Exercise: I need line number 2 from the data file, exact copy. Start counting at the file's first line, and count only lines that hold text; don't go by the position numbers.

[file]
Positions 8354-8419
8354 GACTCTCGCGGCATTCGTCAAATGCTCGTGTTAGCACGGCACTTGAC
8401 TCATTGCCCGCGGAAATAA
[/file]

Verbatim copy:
8354 GACTCTCGCGGCATTCGTCAAATGCTCGTGTTAGCACGGCACTTGAC